Atherosclerosis is a causative factor in nearly one fifth of all human deaths worldwide. A promising strategy for combating atherosclerosis involves modulating high-density lipoproteins (HDLs) to facilitate the process of reverse cholesterol transport (RCT) and thereby remove excess cholesterol from peripheral tissues for elimination. However, recent clinical trial failures of compounds that elevate total plasma HDL levels highlight the need for a better understanding of the atheroprotective mechanisms of HDLs, and for new approaches to improve HDL function. It is becoming increasingly clear that improving HDL quality (i.e., function) is more important than simply increasing HDL quantity. The proposed research program is built on our recent success in advancing a new class of apolipoprotein A-I (apoA-I) mimetics that enhance the RCT function of HDLs both in vitro and in vivo. ApoA-I plays a key role in initiating RCT and its anti-atherogenic properties have been documented in numerous studies, including human clinical trials. However, the high production costs and lack of oral bioavailability of apoA-I have made it impractical for chronic use in the management of atherosclerosis. We have designed novel apoA-I mimetics based on multivalent presentation of short, synthetic, amphiphilic, helical peptides that can be fashioned into discoidal HDL-like nanolipopeptide constructs. These constructs interact with and remodel human and mouse plasma HDLs, increase the level of pre-beta HDL particles (the subspecies of HDLs considered to be the most anti-atherogenic), and enhance cholesterol efflux from macrophages. Moreover, a trimeric construct is remarkably effective in vivo in preventing the progression of atherosclerotic lesions in a 10-week study in LDLr-/- mice (an animal model of atherosclerosis that resembles hyperlipidemia in humans). Importantly, our apoA-I mimetics exhibit surprisingly high oral bioavailability in mice, thus providing a promising path toward the development of future therapeutic agents. In short, our studies to date provide a strong basis for the proposed research aimed at developing safe, orally bioavailable apoA-I mimetics to treat atherosclerosis. Our first objective is to optimize the lead constructs for synthetic efficiency, oral bioavailabiliy, pharmacokinetic profile, and in vivo efficacy (Aims 1 and 2).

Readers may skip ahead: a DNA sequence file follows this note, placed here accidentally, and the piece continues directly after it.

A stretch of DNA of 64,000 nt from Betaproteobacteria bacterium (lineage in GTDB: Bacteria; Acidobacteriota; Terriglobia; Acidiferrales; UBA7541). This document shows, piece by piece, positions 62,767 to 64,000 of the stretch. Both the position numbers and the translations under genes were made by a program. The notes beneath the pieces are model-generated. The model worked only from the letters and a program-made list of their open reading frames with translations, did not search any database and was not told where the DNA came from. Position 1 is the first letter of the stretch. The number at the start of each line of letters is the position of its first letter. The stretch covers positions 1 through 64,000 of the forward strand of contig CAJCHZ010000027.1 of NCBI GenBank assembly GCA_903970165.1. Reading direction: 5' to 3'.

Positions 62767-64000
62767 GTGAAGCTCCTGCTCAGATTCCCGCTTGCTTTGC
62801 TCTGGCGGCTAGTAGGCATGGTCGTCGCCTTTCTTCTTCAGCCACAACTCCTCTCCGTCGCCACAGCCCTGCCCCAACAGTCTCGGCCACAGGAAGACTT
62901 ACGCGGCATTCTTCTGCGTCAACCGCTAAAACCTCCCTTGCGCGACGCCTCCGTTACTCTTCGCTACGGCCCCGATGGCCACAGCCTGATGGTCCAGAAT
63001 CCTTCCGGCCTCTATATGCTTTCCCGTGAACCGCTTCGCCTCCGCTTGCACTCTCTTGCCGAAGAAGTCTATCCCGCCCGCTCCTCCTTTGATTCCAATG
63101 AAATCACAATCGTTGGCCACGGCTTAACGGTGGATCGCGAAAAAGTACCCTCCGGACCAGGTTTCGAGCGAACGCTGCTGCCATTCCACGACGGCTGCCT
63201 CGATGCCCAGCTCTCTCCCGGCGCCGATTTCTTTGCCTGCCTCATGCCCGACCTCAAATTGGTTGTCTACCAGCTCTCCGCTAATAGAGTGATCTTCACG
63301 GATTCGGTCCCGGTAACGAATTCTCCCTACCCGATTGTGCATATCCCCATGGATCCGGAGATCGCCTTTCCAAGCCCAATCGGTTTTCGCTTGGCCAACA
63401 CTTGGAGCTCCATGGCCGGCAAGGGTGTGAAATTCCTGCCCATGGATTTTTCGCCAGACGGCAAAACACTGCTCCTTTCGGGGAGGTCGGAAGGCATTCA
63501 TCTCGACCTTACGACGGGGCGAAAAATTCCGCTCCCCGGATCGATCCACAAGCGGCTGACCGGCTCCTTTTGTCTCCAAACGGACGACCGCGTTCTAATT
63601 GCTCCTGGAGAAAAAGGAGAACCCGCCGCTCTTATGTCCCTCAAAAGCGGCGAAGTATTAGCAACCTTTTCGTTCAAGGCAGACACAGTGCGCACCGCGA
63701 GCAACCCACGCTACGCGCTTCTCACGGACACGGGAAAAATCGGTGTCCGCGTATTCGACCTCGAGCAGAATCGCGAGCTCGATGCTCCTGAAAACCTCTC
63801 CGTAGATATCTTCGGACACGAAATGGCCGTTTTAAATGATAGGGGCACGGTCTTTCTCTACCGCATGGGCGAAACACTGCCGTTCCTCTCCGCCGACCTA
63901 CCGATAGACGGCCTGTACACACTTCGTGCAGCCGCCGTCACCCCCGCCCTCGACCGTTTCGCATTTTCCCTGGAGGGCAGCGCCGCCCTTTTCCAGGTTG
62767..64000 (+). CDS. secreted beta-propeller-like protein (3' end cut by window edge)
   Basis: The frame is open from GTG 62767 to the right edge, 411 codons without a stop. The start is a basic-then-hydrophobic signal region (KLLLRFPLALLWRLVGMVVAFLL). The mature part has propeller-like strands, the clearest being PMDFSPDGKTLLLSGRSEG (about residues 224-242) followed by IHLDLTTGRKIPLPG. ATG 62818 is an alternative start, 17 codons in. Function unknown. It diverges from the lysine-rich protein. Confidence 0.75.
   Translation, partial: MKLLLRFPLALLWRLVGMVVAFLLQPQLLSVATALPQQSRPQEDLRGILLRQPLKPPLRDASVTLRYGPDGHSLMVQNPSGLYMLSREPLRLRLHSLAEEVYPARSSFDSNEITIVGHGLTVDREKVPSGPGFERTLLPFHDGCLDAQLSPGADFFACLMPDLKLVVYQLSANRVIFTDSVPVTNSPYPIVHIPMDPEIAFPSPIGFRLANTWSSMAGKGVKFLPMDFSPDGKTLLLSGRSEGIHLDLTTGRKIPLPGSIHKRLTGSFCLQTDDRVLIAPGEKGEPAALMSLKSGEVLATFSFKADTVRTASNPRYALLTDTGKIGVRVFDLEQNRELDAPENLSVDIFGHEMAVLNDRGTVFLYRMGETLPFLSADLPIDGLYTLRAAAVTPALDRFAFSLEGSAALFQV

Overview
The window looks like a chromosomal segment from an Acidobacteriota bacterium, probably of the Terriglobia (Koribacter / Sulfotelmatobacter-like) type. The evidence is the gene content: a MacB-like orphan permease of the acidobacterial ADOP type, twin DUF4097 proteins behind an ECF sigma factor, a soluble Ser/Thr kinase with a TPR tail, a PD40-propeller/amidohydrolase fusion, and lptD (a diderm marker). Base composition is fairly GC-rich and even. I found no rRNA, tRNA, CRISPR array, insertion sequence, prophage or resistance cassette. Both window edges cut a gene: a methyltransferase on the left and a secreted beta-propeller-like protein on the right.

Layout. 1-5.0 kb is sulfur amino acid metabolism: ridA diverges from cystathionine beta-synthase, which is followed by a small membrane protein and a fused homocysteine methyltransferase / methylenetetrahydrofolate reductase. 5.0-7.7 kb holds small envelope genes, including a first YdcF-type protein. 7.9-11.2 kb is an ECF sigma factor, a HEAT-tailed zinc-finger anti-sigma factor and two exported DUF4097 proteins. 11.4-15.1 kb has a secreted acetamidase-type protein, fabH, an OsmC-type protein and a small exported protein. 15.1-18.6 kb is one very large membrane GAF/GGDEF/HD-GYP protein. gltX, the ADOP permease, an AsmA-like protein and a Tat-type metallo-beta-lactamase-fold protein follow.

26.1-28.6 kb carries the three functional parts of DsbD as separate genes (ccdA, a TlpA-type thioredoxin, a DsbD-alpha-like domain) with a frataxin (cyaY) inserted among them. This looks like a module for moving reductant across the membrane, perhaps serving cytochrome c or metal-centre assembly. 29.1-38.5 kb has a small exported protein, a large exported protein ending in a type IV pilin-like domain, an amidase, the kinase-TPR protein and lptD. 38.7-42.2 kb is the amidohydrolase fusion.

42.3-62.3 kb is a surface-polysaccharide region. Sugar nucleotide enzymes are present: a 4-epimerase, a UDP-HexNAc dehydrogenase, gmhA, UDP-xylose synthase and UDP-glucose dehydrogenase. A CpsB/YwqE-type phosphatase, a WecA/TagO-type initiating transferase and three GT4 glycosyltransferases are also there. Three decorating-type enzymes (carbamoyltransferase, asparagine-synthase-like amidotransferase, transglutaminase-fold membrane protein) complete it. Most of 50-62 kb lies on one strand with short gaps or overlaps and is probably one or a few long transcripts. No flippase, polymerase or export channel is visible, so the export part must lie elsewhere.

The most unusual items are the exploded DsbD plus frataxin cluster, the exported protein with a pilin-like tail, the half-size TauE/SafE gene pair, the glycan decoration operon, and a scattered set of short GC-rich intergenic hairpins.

These aims will be achieved through a series of new designs, structural optimizations, and functional analyses. Our second objective is to better understand the basic mechanisms by which apolipoprotein mimetic peptides modulate HDL function by performing a series of proposed biophysical and enzymological analyses with native and reconstituted HDL particles (Aim 3). Our assembled team, which includes experts in bioactive peptide design and chemistry, mouse models of atherosclerosis, and drug development, is uniquely suited to carry out the proposed studies. We hope that these studies will result in a more detailed knowledge of how best to modulate HDLs and identify drug candidates to develop as orally bioavailable anti-atherosclerotic agents.
High-density lipoproteins (HDLs) and apolipoprotein A-I (apoA-I) protect against cardiovascular disease, which has led to intense interest in HDL-targeted therapies for the prevention and management of atherosclerosis. Building on our recent progress, we propose to design, synthesize, and investigate specific molecular entities that can remodel and improve the function of HDLs in vivo by enhancing the process of reverse cholesterol transport. This project will provide the basis for advancing new therapeutics to combat heart disease.
|Leman, Luke J; Maryanoff, Bruce E; Ghadiri, M Reza (2014) Molecules that mimic apolipoprotein A-I: potential agents for treating atherosclerosis. J Med Chem 57:2169-96|
|Zhao, Yannan; Black, Audrey S; Bonnet, David J et al. (2014) In vivo efficacy of HDL-like nanolipid particles containing multivalent peptide mimetics of apolipoprotein A-I. J Lipid Res 55:2053-63|
|Zhao, Yannan; Imura, Tomohiro; Leman, Luke J et al. (2013) Mimicry of high-density lipoprotein: functional peptide-lipid nanoparticles based on multivalent peptide constructs. J Am Chem Soc 135:13414-24|